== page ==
Cassava (or ubi) is one of the most important source of carbohydrates in Indonesian diet. In some remote part of the region, it is used as staple food, substituting rice. The leaves are high in protein, and in some part of Sumatra there is a famous dish made from the puree of the leaves cooked in coconut milk.
I always have this in Batak restaurant, or Padang restaurant. The way it is prepared in both cultures is almost the same with slightly different spices used. This dish is called daun ubi tumbuk, or cassava leaf puree cooked in coconut milk. Extremely delicious to be eaten with steamed rice. The velvety texture of the leaves marries well with the thick coconut milk. The dish is really rich in flavor.
At home, we prepared the leaves by grinding them using wooden mortar and pestle. They can also be chopped finely – the end result would be the same, although purists would definitely disapprove of it. Some added dried shrimp or anchovies for extra pungency. The vegetarian version would use pea eggplants, grinded together with the leaves. The leaves and spices are then cooked for a long time to soften them to a puree consistency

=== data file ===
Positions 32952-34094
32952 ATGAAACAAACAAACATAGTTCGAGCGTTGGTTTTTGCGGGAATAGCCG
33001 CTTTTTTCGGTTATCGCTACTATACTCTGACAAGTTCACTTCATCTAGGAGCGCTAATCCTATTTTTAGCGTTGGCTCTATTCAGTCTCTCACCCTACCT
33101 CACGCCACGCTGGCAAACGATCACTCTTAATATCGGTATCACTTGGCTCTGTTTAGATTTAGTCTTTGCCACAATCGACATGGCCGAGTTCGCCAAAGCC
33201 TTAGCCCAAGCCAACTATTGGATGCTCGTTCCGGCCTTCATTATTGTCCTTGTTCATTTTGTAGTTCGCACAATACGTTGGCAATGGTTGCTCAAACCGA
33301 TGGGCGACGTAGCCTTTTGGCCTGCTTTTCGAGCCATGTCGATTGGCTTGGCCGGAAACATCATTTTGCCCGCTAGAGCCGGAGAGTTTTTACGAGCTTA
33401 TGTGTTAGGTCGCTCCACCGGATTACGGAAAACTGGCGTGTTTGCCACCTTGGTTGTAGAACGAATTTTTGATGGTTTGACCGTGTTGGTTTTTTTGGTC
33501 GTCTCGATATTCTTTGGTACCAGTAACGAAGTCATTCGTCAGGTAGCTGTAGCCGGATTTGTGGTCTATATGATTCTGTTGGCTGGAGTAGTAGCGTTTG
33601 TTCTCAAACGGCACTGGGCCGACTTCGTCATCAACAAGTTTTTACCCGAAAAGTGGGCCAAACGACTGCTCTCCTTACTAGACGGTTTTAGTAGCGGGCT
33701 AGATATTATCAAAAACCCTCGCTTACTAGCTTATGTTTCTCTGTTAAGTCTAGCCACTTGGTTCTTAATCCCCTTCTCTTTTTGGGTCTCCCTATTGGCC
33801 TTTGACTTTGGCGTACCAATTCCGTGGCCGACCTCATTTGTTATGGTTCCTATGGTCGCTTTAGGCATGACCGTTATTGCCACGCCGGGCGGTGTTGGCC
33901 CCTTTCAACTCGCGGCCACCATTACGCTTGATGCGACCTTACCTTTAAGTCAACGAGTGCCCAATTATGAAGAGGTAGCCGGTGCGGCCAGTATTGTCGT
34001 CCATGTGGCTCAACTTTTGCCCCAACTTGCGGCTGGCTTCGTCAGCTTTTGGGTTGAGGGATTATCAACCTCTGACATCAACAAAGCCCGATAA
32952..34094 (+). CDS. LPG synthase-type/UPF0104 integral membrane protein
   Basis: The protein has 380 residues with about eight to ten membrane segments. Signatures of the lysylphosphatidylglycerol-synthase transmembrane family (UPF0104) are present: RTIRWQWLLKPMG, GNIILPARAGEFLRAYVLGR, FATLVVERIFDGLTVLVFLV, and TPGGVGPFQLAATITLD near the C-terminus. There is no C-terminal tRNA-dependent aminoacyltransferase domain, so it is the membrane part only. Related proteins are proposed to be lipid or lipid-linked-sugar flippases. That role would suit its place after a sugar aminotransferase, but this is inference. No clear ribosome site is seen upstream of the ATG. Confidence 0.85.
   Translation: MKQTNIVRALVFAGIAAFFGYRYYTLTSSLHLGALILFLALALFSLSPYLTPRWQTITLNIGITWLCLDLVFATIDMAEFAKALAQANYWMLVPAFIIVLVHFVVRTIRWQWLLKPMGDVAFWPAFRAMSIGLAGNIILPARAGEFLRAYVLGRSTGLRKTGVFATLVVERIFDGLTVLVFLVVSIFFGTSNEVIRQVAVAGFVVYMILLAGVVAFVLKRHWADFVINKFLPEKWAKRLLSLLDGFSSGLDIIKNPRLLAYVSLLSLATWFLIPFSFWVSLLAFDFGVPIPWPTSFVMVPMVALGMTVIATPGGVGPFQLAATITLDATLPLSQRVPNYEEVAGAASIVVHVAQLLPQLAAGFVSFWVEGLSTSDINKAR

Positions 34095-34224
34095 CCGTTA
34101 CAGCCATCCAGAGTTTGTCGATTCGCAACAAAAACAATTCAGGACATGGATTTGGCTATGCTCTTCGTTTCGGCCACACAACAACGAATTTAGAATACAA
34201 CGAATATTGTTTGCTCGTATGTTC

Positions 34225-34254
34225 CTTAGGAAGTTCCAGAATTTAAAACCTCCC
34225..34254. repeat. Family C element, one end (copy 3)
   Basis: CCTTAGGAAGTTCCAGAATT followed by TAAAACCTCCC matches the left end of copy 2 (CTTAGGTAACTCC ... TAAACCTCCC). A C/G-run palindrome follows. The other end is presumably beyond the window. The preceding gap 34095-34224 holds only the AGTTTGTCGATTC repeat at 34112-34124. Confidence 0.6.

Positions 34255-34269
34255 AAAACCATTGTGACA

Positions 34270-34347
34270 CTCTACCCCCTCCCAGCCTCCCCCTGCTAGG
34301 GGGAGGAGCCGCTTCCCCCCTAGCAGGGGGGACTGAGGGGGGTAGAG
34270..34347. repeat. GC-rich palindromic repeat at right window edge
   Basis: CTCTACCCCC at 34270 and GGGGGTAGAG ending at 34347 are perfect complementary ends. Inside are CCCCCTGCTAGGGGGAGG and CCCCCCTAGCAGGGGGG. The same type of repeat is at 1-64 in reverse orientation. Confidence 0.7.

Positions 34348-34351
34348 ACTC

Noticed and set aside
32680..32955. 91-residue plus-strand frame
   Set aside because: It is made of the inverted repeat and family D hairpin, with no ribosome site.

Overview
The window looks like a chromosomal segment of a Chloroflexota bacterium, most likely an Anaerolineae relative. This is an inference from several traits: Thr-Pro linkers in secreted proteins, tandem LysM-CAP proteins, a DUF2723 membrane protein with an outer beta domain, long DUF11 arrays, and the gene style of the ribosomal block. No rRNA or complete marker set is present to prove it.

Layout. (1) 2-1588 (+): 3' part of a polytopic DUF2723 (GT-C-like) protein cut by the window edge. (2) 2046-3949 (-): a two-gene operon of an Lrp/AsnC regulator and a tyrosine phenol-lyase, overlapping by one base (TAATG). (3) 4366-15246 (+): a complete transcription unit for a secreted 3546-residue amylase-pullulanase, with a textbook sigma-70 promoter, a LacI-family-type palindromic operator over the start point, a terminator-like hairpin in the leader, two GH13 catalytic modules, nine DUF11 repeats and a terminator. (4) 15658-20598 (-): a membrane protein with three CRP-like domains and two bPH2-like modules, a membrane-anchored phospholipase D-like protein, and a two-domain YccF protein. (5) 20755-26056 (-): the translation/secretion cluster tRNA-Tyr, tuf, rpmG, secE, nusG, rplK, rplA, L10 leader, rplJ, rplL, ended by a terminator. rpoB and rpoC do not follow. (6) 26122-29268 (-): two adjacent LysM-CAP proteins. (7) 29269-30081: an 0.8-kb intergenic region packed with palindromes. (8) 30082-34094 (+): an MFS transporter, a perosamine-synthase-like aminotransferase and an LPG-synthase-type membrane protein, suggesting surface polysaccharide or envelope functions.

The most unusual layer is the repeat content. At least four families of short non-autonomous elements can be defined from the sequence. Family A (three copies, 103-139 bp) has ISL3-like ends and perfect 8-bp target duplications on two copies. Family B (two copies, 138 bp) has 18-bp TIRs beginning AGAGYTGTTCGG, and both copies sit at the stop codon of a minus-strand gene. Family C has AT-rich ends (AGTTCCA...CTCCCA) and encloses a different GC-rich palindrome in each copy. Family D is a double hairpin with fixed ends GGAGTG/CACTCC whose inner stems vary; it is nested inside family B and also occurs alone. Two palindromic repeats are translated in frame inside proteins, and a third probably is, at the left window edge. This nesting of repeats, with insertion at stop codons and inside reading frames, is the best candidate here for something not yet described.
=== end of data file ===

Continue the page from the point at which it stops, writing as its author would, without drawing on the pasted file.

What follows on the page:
Daun ubi tumbuk - cassava leaf puree with coconut milk
Cassava Leaf Puree with Coconut Milk
100 gr cassava leaves
5 salam leaves
50 gr pea eggplants
3 (5 gr) red chili
5 (50 gr) shallots
1 (5 gr) clove garlic
3 (15 gr) candlenuts, toasted
1" fresh galangal, slightly flattened
1 stalk lemongrass, quartered, length-wise
1/2 teaspoon grated ginger
1/2 tablespoon coriander seeds
1/2 tablespoon salt
1/2 teaspoon sugar (optional)
1 tablespoon oil
1 cup coconut milk, diluted with 1 cup water
Grind chili, shallot, garlic, candlenut, ginger, coriander till the ingredients form a paste.
In a blender, mash up the leaves and eggplant slightly. Or chop them finely.
Heat oil in a wok and quickly stir fry the spice paste over low heat for 5 minutes.
Add lemongrass, salam leaves and galangal. Stir fry till the color of the paste turn brownish, 2 more minutes
Toss in the leaves and turn up the heat. Add the diluted coconut milk, cook for another 10 minutes. Do not boil it, just simmer
Season with salt and pinch of sugar
Remove the lemongrass, salam leaves, galangal from the pot. Serve warm with rice.
I am quite certain that cassava leaves is not available in western countries (plenty of supply in African region though), so I read that some tried to use kale or spinach. For spinach, the cooking time should be halved since it is not as tough as cassava leaves.